I’ve probably never been so fond of any new old car, as when I drove this 1978 Alpine Renault A310 V6 home from Braunschweig.
Let it be said right away: I think the Alpine is not only the coolest car I have ever owned, it may also be the best. But let’s start with the beginning.
Or some of it. After the disappointment in England in June (see The One That Got Away (episode 47): AC 3000 ME, when a dream car slipped from between my hands) I went back to the drawing board to do more research. Firstly, maybe fate just meant I was not supposed to have the AC 3000 ME? Maybe I was not supposed to have a project car at all? That is, a project car in addition to those already lurking in the shadows of the garage – this would at least make some sense. But what then? Surely I could not just let this experience pass by and be forgotten – and somehow I was still high on adrenaline from being so close to acquiring an old dream car of mine. After the AC-disappointment there were a lot of considerations to be had during the summer holidays – and so I did.
But as recurring readers know, one can not imagine, research or solely think which car is the best – one must first see, try and then think again. This is especially true if you are about to pull the trigger on acquiring one of your old dream cars. Admitted, I have hundreds of these dream cars. At least the list is not unprioritized, though. I have repeatedly proclaimed the Porsche 911 as the world’s best all-rounder, and often thought that if I ever got one, my car swinging would stop.
However that was until about two years ago, when I tried an Alpine Renault A310 V6. I wrote a report on our Danish ViaRETRO site about that test drive and concluded the following:
I was very pleasantly surprised, and since the A310 is also cheaper to buy (ED: Than a 911) and, most likely, also cheaper to own, the blue dream pushed the world’s best all-rounder down the pedestal in my dream garage: I’d rather have the Frenchman.
Before carrying on about the A310, let me just confess that during this summer I actually did consider a 911 as well. They are simply brilliant cars, no doubt about it. But those considerations quickly went away again, as I simply think they have become too expensive (most importantly) and too numerous (most annoyingly). But all that a 911 is, still pretty much sums up everything I want a classic car to be – and that’s how I eventually ended up with the A310, which I knew could match the 911.
Decision made then – it would have to be an A310…
Now I just had to find one.
Which was easier said than done, as Murphy’s Law immediately came into effect: When I last looked, there were plenty for sale, but just as I gathered momentum, there were hardly any. And those few which were for sale, were also either too expensive or too tired. I was about to plan a trip (i.e. a redirection of the holiday …) to a dealer in Switzerland who had several for sale, when a lucky draw came up with three candidates near our holiday destinations of Amsterdam and Antwerp.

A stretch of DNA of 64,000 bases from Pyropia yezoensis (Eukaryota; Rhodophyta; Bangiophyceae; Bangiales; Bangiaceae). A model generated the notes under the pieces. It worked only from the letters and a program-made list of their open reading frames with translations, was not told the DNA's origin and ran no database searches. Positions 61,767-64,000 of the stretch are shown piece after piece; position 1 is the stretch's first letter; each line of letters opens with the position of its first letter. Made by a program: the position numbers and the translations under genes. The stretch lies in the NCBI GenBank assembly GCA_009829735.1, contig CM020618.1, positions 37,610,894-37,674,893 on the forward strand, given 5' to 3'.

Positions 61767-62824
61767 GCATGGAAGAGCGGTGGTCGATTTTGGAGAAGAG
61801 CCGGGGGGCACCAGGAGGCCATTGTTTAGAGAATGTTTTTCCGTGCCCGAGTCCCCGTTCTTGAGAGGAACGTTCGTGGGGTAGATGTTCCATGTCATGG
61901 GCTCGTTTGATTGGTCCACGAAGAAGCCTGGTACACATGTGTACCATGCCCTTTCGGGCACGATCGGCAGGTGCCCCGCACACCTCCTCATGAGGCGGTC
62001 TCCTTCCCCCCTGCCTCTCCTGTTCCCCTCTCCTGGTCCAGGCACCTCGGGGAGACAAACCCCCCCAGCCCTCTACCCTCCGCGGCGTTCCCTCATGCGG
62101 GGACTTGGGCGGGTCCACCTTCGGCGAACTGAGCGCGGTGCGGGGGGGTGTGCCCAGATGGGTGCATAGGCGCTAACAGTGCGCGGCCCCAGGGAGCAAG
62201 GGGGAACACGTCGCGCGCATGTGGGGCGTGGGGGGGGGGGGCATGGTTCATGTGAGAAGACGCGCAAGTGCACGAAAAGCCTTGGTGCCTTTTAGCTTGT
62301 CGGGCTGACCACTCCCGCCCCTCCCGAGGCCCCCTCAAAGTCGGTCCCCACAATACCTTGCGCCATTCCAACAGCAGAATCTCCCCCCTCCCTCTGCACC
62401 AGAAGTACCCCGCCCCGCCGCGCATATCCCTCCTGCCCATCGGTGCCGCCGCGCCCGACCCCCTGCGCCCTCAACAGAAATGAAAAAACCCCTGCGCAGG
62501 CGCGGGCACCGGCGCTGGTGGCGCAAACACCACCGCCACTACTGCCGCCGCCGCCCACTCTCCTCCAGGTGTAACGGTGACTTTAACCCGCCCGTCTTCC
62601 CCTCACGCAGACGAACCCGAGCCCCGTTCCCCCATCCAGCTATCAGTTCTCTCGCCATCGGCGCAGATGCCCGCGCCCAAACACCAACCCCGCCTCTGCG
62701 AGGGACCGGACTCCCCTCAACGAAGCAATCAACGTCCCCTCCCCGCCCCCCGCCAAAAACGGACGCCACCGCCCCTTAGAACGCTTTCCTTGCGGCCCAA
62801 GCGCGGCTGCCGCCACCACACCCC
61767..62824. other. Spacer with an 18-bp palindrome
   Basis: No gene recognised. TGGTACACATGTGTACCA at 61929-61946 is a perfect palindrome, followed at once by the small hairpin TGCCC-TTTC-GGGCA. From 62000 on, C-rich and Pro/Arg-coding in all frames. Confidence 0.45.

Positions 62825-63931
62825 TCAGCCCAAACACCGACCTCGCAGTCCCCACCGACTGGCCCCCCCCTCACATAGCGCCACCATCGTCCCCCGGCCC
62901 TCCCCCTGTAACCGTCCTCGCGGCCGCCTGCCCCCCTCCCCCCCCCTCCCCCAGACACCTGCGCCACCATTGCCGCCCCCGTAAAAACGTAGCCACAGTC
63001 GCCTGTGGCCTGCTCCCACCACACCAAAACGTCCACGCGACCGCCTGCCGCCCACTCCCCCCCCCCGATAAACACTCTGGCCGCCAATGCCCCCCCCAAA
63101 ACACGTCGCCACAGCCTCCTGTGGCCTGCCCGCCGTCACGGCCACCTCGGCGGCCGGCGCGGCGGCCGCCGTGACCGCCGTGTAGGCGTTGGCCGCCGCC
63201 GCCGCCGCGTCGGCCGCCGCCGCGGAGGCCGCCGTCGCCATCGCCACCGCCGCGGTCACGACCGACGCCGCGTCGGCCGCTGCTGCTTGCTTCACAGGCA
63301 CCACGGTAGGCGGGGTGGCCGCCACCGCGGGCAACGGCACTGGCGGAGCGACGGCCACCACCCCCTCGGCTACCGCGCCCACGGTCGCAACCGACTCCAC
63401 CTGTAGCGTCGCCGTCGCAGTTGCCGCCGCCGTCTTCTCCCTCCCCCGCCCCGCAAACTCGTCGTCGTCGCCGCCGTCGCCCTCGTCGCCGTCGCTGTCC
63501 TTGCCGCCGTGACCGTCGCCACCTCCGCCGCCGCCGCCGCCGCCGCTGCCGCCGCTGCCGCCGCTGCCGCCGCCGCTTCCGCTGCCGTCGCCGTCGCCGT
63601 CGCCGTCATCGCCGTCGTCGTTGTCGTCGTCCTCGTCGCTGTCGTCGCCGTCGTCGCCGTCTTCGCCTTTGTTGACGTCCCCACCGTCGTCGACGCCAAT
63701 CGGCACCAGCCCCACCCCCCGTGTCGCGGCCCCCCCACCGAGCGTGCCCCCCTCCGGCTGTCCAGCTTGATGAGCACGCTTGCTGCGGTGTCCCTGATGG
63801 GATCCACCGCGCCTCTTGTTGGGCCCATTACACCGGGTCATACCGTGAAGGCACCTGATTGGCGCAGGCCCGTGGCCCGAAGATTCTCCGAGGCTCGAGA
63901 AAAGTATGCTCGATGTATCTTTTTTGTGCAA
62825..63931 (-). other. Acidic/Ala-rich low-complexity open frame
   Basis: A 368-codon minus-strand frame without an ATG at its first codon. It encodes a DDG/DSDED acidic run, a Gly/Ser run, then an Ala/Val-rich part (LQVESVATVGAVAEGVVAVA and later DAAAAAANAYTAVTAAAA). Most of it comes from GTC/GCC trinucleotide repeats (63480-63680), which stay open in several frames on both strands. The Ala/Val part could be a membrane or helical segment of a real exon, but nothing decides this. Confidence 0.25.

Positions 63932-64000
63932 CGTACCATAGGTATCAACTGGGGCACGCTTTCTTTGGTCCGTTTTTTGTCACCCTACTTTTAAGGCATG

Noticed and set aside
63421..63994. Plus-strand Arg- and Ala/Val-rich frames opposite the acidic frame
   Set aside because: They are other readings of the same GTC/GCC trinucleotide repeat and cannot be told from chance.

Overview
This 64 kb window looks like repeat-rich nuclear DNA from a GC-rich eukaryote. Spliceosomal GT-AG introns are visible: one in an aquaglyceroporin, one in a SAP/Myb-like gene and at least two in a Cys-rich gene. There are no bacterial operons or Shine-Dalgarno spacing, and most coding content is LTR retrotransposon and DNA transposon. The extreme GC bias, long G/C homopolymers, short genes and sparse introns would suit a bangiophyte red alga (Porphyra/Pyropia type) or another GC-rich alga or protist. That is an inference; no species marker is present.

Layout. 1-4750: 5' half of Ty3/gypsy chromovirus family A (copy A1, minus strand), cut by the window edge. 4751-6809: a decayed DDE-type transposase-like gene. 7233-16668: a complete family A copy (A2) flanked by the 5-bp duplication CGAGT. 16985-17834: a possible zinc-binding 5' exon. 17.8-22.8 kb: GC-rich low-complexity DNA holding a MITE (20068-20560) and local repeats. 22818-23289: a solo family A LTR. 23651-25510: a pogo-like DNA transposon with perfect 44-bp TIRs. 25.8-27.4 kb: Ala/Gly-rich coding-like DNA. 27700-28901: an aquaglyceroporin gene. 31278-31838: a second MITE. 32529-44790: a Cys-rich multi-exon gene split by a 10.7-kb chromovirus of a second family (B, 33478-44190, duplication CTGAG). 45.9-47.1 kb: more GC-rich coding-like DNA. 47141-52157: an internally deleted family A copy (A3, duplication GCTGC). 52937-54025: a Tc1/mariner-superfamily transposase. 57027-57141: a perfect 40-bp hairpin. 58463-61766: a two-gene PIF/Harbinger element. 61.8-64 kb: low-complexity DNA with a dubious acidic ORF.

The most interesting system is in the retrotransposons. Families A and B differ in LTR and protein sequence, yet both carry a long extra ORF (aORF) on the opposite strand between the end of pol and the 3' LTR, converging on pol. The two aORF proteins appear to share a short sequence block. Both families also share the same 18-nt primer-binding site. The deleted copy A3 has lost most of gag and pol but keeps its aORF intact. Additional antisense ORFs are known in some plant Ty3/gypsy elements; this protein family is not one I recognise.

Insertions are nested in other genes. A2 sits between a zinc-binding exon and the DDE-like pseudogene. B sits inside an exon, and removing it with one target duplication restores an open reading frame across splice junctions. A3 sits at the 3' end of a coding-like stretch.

The first one was merely a slight detour en-route to Amsterdam, so the first day of my holiday I was going to test drive a classic car – perfect, isn’t it?
The funny thing is that the ad was very short and told me nearly nothing about the car – and the photos were just as bad. The text said something along the lines of “many new parts”, which in most ads really means “new oil filter and distributor cap”. But in a blurred and underexposed image of the engine compartment, I spotted some bolts in places where there would normally never be new bolts – this seemed so promising that I simply had to see the rest of the car.
I am usually very skeptical when I look at old cars, but immediately upon arrival at the meeting point my skepticism was proven wrong. The car was already up on a lift, waiting for me, so the seller obviously had nothing to hide. And “many new parts” simply turned out to be the understatement of the year. Stood below the A310, I could admire lots of new bushes, hoses, cuffs, pipes, buckles and nuts, as well as determining that both the engine and the gearbox were dry and clean, and quite clearly had been out only a few kilometers ago.
And quite right: It turned out that the car had indeed been completely restored through 2014 and 2015. Not only that, but all the work was done by a well-known Alpine A310 specialist, and the work done was even documented with receipts: Now the car featured a rebuilt engine, gearbox, driveshafts, radiator, carburettors and much more. After the rebuild, the engine was fitted with a new stainless steel sports exhaust with delicious “banana” manifolds too – and all was then finished off with (refurbished, of course) Gotti split alloys and new tires. During the restoration the car was repainted to a fairly good standard. Add of course to that the little things that the seller had done since putting it back on the road in 2015.